How is the disease diagnosed?
Colorectal cancer may be diagnosed in several ways, including:
- colonoscopy, a procedure in which a healthcare professional can look into the entire colon and collect tissue samples through the scope
- colon surgery
- endoscopy, a procedure in which a small tube is used to take a sample of tissue
Colorectal cancer is divided into stages, and the likelihood of cure and long-term disease-free survival is determined by the stage.
To determine the stage of the cancer, a surgeon removes the primary tumor and surrounding colon. Local lymph nodes are also removed and the abdomen is explored. The tissue is then examined under a microscope.
The stages of colorectal cancer are:
- Stage A, which is very limited and highly curable
- Stages B1 and B2, in which the cancer has invaded the bowel wall but hasn't spread to any of the lymph nodes
- Stages C1 and C2, in which cancer has invaded the bowel wall and has spread to some of the nearby lymph nodes
- Stage D, in which the cancer has spread to distant sites such as the lung, liver, and lymph nodes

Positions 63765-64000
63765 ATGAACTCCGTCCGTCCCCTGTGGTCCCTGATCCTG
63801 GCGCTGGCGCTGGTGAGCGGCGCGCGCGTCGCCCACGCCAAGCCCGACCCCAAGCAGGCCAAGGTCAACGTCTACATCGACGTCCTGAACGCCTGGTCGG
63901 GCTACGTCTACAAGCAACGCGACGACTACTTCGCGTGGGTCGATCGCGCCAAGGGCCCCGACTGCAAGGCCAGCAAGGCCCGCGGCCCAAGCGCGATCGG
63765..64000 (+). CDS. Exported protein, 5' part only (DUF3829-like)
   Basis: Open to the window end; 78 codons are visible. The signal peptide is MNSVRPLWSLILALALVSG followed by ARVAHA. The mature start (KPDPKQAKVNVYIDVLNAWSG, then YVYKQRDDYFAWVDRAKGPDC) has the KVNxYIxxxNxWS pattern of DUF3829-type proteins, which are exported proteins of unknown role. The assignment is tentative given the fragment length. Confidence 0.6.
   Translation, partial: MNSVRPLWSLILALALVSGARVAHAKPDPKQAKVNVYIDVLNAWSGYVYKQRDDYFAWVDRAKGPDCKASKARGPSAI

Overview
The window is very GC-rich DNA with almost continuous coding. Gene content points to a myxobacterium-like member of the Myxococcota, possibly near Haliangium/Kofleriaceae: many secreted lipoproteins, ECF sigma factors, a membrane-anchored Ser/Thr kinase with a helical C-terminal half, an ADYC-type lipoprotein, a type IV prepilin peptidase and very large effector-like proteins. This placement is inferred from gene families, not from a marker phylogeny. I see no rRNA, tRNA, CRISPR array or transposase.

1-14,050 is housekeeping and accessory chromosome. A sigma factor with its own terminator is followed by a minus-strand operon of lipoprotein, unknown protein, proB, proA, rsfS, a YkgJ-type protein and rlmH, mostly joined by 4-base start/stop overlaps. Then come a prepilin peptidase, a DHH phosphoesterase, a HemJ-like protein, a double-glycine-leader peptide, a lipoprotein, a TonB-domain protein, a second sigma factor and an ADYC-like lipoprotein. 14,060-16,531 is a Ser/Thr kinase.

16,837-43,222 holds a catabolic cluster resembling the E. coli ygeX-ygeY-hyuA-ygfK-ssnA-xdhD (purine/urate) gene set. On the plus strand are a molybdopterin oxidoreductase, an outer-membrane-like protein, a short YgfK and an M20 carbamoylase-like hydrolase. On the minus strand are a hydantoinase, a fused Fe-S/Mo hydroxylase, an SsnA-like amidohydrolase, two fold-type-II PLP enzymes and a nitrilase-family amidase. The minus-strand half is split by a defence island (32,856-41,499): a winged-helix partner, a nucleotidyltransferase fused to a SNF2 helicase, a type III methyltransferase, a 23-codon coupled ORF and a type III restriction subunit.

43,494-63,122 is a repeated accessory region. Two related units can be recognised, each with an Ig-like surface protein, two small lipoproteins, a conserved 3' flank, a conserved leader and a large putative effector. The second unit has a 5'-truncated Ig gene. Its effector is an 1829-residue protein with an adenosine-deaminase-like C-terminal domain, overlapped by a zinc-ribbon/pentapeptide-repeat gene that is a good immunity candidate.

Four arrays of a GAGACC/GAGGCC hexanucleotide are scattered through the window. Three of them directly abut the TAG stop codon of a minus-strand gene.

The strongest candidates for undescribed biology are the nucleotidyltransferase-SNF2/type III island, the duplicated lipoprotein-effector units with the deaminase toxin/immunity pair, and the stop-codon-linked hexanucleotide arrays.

Sometimes, the primary tumor or the sites where the cancer has spread cannot be removed entirely. In these cases, other tests can help in diagnosis, such as:
- CEA tumor marker, a blood test to determine whether the cancer cells have spread to another site
- CT scans of the liver and abdomen
- chest X-ray
What are the long-term effects of the disease?
People with Stage D cancer generally cannot be cured. They can survive for several weeks to a few years depending on the tumor's location and behavior. Home healthcare or hospice care may be helpful.
What are the risks to others?
Colorectal cancer is not contagious and poses no risk to others. However, it does tend to run in families.